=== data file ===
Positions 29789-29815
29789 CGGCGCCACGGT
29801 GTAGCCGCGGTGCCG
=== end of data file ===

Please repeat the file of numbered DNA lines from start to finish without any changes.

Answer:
Positions 29789-29815
29789 CGGCGCCACGGT
29801 GTAGCCGCGGTGCCG